Addressing the 46th annual convention of the ruling People’s National Movement (PNM) at the Queen’s Park Savannah on the outskirts of the capital, Rowley acknowledged that over the past years billions of dollars had been on providing the necessary resources to the police, but the country is still faced with unprecedented spate of crime.
He told supporters while there would be “no quick fix” it was important nonetheless for the local police force to be guided by a Commissioner. The last person to serve in the post was Canadian-born Dwayne Gibbs, who along with his compatriot Deputy Commissioner Jack Ewatski resigned in July 2012 with more than a year of their three-year contracts remaining.
Rowley told the convention, which coincided with the presentation of the 134 candidates to contest the November 28 Local Government elections, that after 60 years since the PNM formation and providing leadership to Trinidad and Tobago “sadly all is not well.
”We have to agree in the midst of these enduring diamonds of progress we continue to be confronted with the nagging spate of crime and lawlessness which have been poisoning our environment and undermining our gains.
“But we must be practical there is no quick fix We just have to stay the course making the necessary corrections until we finally succeed in rooting out this scourge,” he said, adding “let me be brutally honest….and let us be brutally honest with ourselves over the past 20 years we have been spending billions of dollars, outfitting and equipping our police with great expectations”.
But Rowley said there is “too much confusion, dysfunctionality and outright failure at the many layers at the top to expect the best from the middle and the base.
‘Imagine in this dire and protracted situation of runaway crime and criminality I face tomorrow morning not knowing who is or who will be in charge of the police service and I am head of the National Security Council”.
Rowley said that the fact the Police Service Commission and the police senior ranks themselves “may not know should tell you why we are underperforming in our necessary response to the criminal elements.
‘It is taking too long for us to reap the benefits of all our investments. I am convinced that the solution goes beyond the wealth of resources placed at the disposal of our law enforcement officers,” he said, adding “there also seems to be a continuous stream of… citizens for whom death and destruction is an ordinary days work”.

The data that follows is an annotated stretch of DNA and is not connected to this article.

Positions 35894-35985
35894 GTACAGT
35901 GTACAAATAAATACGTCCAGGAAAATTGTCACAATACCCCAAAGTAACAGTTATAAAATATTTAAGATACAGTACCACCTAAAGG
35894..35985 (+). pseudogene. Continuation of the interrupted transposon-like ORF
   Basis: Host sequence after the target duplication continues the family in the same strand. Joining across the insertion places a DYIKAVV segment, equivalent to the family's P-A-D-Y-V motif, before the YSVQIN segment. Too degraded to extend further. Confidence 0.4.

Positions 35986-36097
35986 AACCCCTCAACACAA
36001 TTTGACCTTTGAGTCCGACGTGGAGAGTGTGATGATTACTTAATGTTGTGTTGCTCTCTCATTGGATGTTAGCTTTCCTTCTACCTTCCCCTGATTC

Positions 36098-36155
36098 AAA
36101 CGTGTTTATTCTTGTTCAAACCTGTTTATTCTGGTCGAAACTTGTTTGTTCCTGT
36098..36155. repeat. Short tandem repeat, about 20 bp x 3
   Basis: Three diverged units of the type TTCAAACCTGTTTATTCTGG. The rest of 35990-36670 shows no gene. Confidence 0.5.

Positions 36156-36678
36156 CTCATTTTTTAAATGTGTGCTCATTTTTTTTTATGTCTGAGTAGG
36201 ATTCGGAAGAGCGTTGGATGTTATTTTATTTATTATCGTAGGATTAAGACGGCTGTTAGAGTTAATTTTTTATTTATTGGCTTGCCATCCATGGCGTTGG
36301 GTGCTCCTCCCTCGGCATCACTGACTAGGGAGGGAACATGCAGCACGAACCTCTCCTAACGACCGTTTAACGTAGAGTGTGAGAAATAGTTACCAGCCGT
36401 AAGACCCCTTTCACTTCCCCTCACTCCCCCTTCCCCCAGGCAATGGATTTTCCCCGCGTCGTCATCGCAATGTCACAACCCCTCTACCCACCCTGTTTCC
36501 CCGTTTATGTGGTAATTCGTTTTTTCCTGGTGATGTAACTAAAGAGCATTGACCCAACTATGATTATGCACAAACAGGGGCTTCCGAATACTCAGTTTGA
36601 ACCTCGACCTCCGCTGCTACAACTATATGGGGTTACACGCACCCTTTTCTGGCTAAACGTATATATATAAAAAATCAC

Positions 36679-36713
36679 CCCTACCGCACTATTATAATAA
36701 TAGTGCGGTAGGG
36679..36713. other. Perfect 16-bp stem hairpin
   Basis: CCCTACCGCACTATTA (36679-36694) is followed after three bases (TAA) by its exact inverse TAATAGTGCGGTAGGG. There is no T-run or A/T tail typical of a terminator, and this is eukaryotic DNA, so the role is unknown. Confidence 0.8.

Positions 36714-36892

He said there is a small “but deadly minority who choose crime as a way of life to the extent that there are criminals walking among us for whom their idea of a job or putting down a work is the stuffing out the lives of the next hapless victim for a fee.
“The time has come for us to take a fresh look at the model of policing which we have been practising over the years,” Rowley told supporters, calling for a national discourse to finding new lasting solutions to “this growing cancer which threatens to destroy all of us”.
So far this year 379 people have been murdered as compared to 355 for the same period last year and Rowley said where the authorities deem it necessary they would seek external help.
‘But the matter is in the hands of all of us. I hear your voices from all walks of life clamouring for partnering with the police.
‘It is a legitimate and genuine justifiable call. A call to join minds and hearts in the fight against the forces of evil but this partnering will not occur in a vacuum,” he said, noting that it entails putting in place the framework of institutions to make the initiative happen and making it work.
He said community policing, which is now being embraced by developed countries such as the United States, and the United Kingdom “will support the other initiatives currently underway.
“Evidence abound that social disorder and criminal activity have been rising….all over the world and this has been forcing societies to re-examine the role of the police in public safety initiatives,” he said, adding that ‘the most up to date trend is to seek to prevent crime through mutually trustworthy relationships between the citizenry and the police”.
Rowley said that community police is not really new to Trinidad and Tobago having been introduced some years ago, but added “we intend to embrace it more convincingly as we go forward”.
“I have heard your cries loud and clear. I too feel the national pain and anguish express all too frequently from family members who are subjected to all this frequent horror,” he added.
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